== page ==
Rachel Maddow adds commentary to the controversy over David Kato’s murder.
Those close to Kato have told me that Kato did not pay prostitutes and that the scenario developing around him is implausible. If they are correct and Enock Nsuguba killed Kato for other reasons, I suppose a gay panic type defense might be a strategic move in order to avoid the hangman.
Maddow here may overemphasize the direct American influence on this bill. However, she certainly is correct that the rhetoric offered by Scott Lively and Caleb Brundidge (I leave out Don Schmierer because his talk included very little about reorientation and was nothing like Lively’s venom) was supportive to the plan of certain Ugandans to create the Anti-Homosexuality Bill. Lively’s nuclear bomb cannot be wished away with confusing and hateful op-eds. The only productive stance by people who misled the Ugandan people is to repent and ask them to follow the example of Jesus when he prevented the mob from killing a women believed to be a sinner.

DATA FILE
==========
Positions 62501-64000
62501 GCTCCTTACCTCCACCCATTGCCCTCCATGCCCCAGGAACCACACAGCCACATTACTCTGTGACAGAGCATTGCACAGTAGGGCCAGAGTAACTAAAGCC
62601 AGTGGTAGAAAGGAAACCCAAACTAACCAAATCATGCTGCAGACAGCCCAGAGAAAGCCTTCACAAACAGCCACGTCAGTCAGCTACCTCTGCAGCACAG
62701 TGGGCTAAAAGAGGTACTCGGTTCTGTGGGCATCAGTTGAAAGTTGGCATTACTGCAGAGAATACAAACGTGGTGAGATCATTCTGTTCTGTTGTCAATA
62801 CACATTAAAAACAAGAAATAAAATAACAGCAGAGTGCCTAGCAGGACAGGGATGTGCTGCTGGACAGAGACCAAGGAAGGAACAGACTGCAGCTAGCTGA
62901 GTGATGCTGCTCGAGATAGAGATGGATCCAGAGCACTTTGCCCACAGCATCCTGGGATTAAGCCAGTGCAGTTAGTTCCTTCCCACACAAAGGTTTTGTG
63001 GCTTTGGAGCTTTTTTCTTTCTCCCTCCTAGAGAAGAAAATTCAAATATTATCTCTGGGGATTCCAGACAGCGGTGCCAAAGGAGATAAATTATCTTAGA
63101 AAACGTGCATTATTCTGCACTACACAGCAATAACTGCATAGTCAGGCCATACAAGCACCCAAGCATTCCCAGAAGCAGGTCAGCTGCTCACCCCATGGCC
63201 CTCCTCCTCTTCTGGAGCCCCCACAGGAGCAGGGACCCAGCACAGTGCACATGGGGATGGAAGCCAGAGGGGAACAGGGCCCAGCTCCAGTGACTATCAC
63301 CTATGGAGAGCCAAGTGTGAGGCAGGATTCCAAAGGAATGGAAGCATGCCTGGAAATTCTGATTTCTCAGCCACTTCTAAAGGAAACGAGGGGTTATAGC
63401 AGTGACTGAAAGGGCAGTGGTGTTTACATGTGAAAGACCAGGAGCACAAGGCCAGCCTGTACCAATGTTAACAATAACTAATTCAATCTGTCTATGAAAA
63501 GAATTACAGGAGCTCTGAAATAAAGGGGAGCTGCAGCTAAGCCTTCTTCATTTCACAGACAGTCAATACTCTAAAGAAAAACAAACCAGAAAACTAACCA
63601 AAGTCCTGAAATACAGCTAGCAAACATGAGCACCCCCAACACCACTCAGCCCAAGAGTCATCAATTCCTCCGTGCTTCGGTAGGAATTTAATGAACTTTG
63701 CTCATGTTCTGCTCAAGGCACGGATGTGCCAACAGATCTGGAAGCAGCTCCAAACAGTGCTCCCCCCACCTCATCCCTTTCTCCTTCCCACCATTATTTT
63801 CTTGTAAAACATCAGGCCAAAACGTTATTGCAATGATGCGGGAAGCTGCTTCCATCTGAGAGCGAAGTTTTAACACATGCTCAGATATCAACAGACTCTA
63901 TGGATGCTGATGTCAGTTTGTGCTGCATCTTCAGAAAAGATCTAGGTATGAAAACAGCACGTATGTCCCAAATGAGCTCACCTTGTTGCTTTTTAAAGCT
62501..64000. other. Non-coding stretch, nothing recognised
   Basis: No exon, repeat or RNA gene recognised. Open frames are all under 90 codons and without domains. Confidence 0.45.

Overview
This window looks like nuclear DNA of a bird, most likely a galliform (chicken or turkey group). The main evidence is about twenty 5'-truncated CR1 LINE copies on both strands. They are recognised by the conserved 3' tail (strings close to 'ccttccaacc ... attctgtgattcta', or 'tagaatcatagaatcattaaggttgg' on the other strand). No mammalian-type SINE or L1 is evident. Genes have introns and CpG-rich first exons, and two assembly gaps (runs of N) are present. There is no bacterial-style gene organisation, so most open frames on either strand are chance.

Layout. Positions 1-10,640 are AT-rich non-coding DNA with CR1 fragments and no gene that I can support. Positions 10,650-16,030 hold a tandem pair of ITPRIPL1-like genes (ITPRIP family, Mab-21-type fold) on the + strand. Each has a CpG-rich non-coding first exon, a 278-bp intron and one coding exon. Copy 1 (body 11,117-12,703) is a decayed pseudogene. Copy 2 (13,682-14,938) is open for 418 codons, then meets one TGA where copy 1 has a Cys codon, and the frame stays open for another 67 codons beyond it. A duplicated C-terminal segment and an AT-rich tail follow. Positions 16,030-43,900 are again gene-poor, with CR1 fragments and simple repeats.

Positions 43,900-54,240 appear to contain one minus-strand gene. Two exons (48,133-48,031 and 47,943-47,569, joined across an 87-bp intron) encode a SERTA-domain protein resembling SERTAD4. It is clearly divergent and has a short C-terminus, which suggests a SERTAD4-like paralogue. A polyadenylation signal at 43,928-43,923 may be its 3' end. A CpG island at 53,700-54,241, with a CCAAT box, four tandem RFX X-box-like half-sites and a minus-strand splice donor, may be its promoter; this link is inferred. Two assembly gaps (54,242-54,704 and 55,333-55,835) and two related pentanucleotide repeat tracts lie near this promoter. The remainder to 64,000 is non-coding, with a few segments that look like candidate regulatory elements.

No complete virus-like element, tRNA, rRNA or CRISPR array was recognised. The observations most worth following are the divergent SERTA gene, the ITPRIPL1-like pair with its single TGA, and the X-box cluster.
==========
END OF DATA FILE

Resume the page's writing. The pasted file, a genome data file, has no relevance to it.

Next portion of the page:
One of the major reasons Ugandans give for their support for the Anti-Homosexuality Bill is to stop recruitment of children and young men to homosexuality. Despite the lack of evidence demonstrating a systematic recruitment effort, the view of child abuse and homosexuality being about the same persists in the rationale given for the bill.
Scott Lively promotes this idea and he has been a colleague of Stephen Langa since at least 2002. Thus, when Langa wanted people to come to Uganda to whip up public calls for a new law, he asked Lively to return. He also asked Richard Cohen’s assistant Caleb Brundidge to speak. Cohen was there in spirit however in the form of Brundidge and his book Coming Out Straight. During the Rachel Maddow Show last night, Cohen’s book was display by Stephen Langa and Cohen was labeled an authority. No wonder, homosexuality is considered a disorder in this book, albeit a curable one. However, the book also contains dark and sinister descriptions of homosexuals, which no doubt played well into Langa’s designs.